Sports Gazette

by sports journalism students at St Mary's University, London

Algerian Community Fighting Islamophobia With Football

Posted on 20 October 2020 by Amine Sennoun
The Algerian team celebrating with fans. Photo by Maryam Albadry

An Algerian community in North London has inspired Muslims around the world by using football to not only raise money for charity but help combat Islamophobia. Algerian YouTuber Youcef, 24, is a player in and one of the organisers of the football charity events played at the New River Stadium in Wood Green.

The first game kicked off in June 2018, where Algerian youths entertained Morocco in front of a crowd of 200 spectators. Since then it has grown in reputation, attracting crowds of over 700 people. After the first game’s success, the event was shared on social media by fans and players, attracting more international communities around London such as Somalians, Yemenis, and Egyptians to participate.

David Lammy, MP for Tottenham, has passionately supported the events and the positive message they are portraying. “We cannot afford to underestimate the value of sport in uniting our diverse communities against racial discrimination. To see people in Tottenham coming together to fight Islamophobia is one of the many reasons why I’m so proud to represent this community.”

Youcef against Morocco at New River Stadium, Wood Green. Photo by Maryam Albadry

In response to how a group of friends could attract a huge following, Youcef stated, “During the first game it was easy, however as interest and exposure grew, the rest of the matches organised needed that extra help. A lot of work was put in behind the scenes. So, what you see on social media is only 10 or 15% of the work that gets done.

“There’s a lot of amazing North African women who have done so much behind the scenes that no-one will know of because they don’t want to be in the public eye. You only see videos of the game, the publicity, and everyone having a good time.”

Only one Muslim footballer played during the Premier League’s inaugural season in 1992. With the gradual internationalisation of football over the last couple of decades, that number has gone up to just over 40. The league at the moment boasts a huge number of Muslim and ethnic minority players, however issues regarding racism, Muslim scrutiny, and Islamophobia in the media have been ever present.

However, there have been some improvements in recent years. Research conducted by Stanford University in 2019 indicated that Mohammad Salah alone had contributed to a decrease in Islamophobic hate crimes on Merseyside of almost 20%, not only due to the Egyptian’s stellar performances for the club but also his open and unapologetic portrayal of his faith. The match organisers have succeeded in replicating a similar effect from these football matches.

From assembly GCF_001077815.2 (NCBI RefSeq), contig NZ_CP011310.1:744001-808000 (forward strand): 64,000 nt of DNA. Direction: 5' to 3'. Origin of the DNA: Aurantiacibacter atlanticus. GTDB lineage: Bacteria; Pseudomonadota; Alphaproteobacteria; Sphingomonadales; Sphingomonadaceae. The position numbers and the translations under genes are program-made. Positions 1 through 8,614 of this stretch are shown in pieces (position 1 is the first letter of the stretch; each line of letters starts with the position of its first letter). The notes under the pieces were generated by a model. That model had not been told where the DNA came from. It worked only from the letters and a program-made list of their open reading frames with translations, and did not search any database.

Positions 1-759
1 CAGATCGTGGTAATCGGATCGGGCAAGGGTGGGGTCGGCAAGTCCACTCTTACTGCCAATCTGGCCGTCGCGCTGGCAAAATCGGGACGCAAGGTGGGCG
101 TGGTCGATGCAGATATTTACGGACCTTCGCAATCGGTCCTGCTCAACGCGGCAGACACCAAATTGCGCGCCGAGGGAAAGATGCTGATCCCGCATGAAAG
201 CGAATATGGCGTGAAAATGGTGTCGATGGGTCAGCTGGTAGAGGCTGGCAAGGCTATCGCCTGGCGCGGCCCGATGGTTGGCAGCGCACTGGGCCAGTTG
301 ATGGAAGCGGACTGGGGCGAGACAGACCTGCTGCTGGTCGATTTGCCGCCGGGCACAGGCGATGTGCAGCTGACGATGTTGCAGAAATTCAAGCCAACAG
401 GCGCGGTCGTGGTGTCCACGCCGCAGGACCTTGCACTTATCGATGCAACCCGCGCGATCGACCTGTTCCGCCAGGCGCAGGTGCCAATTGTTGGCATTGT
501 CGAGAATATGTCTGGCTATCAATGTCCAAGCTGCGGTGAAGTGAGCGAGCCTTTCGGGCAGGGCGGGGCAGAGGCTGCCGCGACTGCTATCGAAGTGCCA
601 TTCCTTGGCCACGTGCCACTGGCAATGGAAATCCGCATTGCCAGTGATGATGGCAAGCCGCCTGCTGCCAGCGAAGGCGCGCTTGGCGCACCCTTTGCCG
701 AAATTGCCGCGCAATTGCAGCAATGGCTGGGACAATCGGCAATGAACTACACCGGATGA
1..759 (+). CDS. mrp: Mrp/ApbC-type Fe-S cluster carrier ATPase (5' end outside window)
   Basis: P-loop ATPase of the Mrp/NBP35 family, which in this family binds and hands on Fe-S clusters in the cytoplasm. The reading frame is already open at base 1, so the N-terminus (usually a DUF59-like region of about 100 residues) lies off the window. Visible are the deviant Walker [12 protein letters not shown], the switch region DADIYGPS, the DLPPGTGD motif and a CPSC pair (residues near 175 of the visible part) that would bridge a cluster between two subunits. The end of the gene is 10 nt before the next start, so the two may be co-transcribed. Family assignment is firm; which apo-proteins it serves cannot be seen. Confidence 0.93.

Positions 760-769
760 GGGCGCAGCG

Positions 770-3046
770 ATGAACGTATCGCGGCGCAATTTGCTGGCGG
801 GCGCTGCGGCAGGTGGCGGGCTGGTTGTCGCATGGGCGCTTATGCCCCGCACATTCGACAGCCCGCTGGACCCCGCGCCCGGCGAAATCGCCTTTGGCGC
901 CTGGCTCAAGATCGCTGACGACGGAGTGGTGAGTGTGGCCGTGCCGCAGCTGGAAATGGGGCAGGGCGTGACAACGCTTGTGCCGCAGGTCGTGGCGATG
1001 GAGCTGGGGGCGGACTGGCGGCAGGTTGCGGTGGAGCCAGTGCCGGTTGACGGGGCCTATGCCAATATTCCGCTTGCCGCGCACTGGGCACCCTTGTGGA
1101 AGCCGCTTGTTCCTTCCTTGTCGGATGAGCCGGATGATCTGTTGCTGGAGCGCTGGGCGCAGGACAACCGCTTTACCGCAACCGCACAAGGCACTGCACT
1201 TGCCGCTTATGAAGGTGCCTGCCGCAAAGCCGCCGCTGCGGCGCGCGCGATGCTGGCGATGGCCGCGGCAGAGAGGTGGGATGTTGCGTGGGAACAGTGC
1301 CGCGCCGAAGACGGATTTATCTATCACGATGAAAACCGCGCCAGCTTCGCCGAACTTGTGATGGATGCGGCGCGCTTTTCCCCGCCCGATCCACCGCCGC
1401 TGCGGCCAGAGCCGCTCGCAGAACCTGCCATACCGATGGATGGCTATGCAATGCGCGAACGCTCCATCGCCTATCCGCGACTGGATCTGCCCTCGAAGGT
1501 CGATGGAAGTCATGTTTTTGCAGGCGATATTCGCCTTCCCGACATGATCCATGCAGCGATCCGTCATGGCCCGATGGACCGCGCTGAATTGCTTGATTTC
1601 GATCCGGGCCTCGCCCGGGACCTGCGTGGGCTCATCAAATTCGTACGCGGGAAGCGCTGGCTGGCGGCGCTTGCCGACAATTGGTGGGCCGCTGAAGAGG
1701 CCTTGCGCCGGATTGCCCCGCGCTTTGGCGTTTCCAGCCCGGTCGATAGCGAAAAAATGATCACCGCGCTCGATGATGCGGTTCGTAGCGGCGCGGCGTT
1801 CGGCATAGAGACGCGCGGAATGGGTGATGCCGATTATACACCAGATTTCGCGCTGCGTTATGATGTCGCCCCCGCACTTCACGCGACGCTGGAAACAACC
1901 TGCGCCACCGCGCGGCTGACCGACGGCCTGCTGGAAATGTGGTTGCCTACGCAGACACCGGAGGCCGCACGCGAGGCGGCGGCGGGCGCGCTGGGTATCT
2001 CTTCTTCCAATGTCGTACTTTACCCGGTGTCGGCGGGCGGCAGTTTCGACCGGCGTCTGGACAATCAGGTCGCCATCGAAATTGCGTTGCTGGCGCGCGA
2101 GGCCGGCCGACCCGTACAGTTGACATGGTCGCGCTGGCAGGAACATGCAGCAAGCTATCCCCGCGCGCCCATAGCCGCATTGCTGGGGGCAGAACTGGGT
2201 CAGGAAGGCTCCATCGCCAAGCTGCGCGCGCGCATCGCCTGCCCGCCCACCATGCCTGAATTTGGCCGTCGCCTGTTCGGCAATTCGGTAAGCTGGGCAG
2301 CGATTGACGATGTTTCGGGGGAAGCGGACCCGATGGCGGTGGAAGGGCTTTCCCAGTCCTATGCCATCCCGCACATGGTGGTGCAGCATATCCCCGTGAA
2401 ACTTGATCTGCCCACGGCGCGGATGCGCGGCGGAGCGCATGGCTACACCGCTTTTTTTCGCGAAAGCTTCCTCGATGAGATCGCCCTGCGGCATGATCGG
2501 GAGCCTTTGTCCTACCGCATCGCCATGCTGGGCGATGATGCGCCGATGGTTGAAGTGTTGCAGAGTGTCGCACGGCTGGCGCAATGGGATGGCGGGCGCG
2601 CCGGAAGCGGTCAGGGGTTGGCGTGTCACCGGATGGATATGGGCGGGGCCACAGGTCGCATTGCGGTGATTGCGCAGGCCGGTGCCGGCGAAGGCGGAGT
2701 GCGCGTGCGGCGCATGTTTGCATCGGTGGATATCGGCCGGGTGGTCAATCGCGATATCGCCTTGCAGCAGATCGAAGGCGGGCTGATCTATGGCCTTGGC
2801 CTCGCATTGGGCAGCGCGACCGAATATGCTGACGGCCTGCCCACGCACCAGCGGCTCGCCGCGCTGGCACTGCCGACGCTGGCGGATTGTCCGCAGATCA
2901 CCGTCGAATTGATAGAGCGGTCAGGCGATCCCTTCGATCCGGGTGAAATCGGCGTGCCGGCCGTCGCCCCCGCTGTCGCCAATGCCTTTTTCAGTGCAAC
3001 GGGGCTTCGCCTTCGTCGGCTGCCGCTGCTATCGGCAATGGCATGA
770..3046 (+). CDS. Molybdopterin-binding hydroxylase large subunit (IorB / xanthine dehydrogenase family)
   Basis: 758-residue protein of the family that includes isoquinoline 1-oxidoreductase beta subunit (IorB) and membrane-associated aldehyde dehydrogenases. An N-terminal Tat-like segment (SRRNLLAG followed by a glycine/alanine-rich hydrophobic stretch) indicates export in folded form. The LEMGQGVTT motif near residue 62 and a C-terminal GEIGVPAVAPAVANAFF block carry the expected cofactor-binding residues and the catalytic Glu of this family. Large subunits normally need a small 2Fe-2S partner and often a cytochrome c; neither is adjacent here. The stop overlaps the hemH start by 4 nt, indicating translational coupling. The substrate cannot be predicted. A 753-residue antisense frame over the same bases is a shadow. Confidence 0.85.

Youcef taking part in the Boston charity match

M&M Youth, a Muslim community center in Revere, a few miles from Boston, Massachusetts, was inspired by the charity matches in the UK and invited Youcef to take part in their first charity football game in May of last year, where thousands of dollars were raised for the people of Yemen.

Youcef felt extremely grateful, explaining that,“For me, the best compliment I can receive is people coming up to me saying,“because of you we managed to organise our own game and raised money to help others. As a YouTuber representing North Africa, this is everything that I would have wanted and more. I was honoured.”

The mayor of Revere Brian Arrigo, commented on the game on a Facebook post: “It’s always a proud moment when our community comes together for events like this.” In a comment made to the Sports Gazette, he concluded that “last year’s game was just one of several opportunities for Revere residents to come together in a celebration of physical wellness and multicultural camaraderie. Our Muslim neighbours are an integral part of our city’s economy, school system and public life.”

Youcef added, “After the game, I thought to myself, ‘Wow, we’ve done this in London and now in America, imagine the level we can take it to.’

Mayor Brian Arrigo (center) attending the community charity match
Mayor Brian Arrigo (center) attending the community charity match

“There is a lot of scrutiny of Muslims in the media which extends to the sport as well. I asked myself what is the real reason why I’m doing this, what is the reason for me having a social media platform. It is all about getting positive exposure. Even if someone can’t give to charity, they will be able to read about us and what we have done.”

During the Covid-19 pandemic, charity events have ground to a halt. Questioned in regards to the future of  these community games, Youcef said, “For me, I think I am done with it now. It requires so much patience and hard work, but it was worth it. I believe at the start of any project there is a certain hype. We have done these sort of matches quite a few times now and naturally, the hype does die down.

“It was a beautiful thing seeing everyone supporting this project. I felt extremely fulfilled. I remember when I started my first YouTube video, there was no North African community to speak of.”

Community sport events should be seen as a golden opportunity to integrate people from all walks of life, and Youcef’s work embodies that. “With the right funding and support, we know that anyone can do it. A lot of positivity comes from sports in general. It’s what connects people – it’s an amazing thing.”